Screencasting is basically a catch all term for what I generally do on many of my videos on YouTube — record the computer screen along with some commentary for demonstration or instructional purposes.

For example:

This is a screencast recording of me editing a podcast.

So What Did You Tell Jesse?

What I told Jesse is:

  • The MacBook mic does suck.
  • The MacBook webcam sucks as well.
  • …not that you shouldn’t try it with those first.

If you’re the kind of person who follows through on ideas no matter what, then buy some of the gear I’m going to mention below.

If you’re more of a “I’ll see if I like doing it and maybe I’ll stop the first time I have to spend more than 5 minutes editing video or audio of myself“, then go with the built-in gear and wait until you’re sure you want to do this more than once before buying anything.

Ok. I Want the Gear. Stop With the Philosophical Questions.

(There are affiliate links ahead. I make a couple bucks if you buy something from the Amazon links below.)


Just like I mentioned in my Gift Guide for Someone Who Wants to Get into Podcasting blog post, the Audio-Technica ATR2100-USB Cardioid Dynamic USB/XLR Microphone is a great mic to start off any audio adventure with. And while you can certainly get away with using your built-in Mac mic, your viewers will thank you for having a voice that’s much easier to understand and hear when explaining whatever a “UNIX” is.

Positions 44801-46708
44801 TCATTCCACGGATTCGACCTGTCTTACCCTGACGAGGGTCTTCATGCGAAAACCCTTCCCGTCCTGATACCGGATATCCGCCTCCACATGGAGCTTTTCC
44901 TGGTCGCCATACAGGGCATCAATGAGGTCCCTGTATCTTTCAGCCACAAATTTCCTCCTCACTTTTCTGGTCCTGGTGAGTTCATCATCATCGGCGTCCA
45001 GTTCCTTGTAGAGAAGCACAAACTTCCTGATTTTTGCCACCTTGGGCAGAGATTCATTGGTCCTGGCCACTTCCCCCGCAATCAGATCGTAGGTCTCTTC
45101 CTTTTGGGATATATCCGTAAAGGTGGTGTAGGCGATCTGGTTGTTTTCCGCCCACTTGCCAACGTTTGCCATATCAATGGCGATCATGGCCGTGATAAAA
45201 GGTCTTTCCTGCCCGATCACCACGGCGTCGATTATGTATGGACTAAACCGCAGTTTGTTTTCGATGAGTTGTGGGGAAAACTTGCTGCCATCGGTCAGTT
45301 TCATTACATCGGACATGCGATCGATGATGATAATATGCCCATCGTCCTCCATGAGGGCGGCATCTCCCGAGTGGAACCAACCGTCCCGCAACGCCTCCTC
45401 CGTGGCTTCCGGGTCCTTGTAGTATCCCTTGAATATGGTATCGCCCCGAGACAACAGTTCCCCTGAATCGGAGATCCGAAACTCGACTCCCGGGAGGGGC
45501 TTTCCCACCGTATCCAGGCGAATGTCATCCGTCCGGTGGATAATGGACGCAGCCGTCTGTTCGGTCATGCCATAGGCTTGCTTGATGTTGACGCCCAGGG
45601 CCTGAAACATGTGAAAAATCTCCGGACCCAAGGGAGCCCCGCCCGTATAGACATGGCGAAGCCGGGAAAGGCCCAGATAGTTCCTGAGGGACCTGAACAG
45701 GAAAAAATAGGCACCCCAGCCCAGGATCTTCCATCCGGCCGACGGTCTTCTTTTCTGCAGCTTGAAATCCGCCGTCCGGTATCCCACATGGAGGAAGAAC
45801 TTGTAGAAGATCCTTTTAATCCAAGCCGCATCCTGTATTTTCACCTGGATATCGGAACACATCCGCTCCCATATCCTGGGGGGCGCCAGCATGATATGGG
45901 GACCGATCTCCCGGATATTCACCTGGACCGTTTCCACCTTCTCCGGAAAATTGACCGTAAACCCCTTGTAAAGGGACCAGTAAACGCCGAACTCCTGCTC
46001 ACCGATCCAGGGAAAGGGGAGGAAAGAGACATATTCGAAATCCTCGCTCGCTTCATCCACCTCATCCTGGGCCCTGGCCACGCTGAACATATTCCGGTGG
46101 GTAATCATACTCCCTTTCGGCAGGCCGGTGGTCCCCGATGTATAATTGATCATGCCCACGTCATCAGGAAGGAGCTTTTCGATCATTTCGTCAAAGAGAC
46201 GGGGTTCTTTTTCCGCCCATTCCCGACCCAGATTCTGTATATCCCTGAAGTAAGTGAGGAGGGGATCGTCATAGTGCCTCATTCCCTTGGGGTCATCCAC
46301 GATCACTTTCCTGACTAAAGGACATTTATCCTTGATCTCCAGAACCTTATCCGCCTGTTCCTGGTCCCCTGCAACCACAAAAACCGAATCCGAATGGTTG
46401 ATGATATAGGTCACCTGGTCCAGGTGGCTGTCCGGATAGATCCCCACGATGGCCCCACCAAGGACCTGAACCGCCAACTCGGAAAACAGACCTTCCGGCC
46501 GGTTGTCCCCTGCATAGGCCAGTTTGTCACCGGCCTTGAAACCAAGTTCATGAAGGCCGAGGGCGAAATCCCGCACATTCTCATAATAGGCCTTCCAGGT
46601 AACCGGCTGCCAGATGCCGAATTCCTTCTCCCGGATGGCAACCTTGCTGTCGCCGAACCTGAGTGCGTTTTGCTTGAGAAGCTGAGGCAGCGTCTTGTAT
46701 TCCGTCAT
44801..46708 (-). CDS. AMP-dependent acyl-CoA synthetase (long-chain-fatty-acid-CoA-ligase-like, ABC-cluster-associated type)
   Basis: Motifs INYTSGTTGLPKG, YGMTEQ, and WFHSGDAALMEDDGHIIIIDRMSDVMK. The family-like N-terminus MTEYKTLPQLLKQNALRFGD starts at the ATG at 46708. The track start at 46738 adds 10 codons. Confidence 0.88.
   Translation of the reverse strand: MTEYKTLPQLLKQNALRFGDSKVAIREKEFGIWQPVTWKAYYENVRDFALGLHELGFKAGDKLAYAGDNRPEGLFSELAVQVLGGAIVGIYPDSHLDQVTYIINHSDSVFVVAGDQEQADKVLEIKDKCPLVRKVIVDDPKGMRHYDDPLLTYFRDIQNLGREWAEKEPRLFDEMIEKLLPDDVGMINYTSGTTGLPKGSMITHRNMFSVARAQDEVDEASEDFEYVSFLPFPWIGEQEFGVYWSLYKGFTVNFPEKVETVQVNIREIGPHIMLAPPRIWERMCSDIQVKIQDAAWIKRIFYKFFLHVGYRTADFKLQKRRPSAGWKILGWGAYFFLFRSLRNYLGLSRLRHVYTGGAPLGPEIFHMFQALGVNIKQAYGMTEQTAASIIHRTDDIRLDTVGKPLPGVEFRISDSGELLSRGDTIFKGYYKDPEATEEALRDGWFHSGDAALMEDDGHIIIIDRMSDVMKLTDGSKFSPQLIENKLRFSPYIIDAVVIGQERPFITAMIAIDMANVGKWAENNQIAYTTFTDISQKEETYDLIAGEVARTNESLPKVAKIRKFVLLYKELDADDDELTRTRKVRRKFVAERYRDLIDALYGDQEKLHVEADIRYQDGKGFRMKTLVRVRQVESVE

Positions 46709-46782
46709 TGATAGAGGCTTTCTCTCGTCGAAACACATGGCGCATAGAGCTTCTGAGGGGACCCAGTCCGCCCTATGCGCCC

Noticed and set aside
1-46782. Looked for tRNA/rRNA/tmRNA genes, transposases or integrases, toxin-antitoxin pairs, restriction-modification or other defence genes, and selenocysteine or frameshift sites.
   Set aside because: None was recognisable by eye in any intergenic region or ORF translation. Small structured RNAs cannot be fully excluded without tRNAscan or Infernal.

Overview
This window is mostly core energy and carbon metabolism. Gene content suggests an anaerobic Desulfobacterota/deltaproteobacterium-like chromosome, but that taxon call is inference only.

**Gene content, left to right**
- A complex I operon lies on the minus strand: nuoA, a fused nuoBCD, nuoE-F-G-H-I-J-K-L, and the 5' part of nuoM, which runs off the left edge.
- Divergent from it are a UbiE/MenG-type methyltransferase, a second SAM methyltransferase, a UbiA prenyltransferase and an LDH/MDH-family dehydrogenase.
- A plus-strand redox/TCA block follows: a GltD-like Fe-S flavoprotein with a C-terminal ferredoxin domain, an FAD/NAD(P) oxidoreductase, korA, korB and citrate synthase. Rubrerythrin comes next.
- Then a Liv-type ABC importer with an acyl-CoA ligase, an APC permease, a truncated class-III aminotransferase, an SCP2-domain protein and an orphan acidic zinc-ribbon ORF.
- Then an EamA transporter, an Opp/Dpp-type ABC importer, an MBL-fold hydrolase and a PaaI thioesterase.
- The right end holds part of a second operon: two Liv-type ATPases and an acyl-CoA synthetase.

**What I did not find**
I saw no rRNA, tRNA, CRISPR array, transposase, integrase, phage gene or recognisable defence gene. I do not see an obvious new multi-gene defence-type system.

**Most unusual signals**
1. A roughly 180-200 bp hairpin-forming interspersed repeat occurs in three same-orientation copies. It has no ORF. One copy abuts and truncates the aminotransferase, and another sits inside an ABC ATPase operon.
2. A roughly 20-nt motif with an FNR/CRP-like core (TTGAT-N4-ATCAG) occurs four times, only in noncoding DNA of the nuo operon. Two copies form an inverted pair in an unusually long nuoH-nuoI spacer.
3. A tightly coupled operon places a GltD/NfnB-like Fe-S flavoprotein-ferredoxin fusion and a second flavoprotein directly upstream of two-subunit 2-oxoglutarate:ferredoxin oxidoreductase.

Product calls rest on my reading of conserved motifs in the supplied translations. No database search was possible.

Available to buy from:

Logitech C922x webcam


The Logitech C920 series is a great webcam to get. The current model in early 2019 is the C922x. It should be around $70USD / $100CAD and will work great for screencast recordings as well as any live-streaming, Skype or Google Hangouts, or FaceTime calls you do on your Mac.

Available to buy from:

Screenflow for macOs


You can use macOS’ built-in ability to record the screen with QuickTime — Apple has a support doc detailing how here — but that doesn’t give you many options to edit your video once you hit stop.

Screenflow, $129USD from Telestream, is what I use to record and edit all the screencasts I publish to my YouTube channel and it makes recording screencasts so much easier.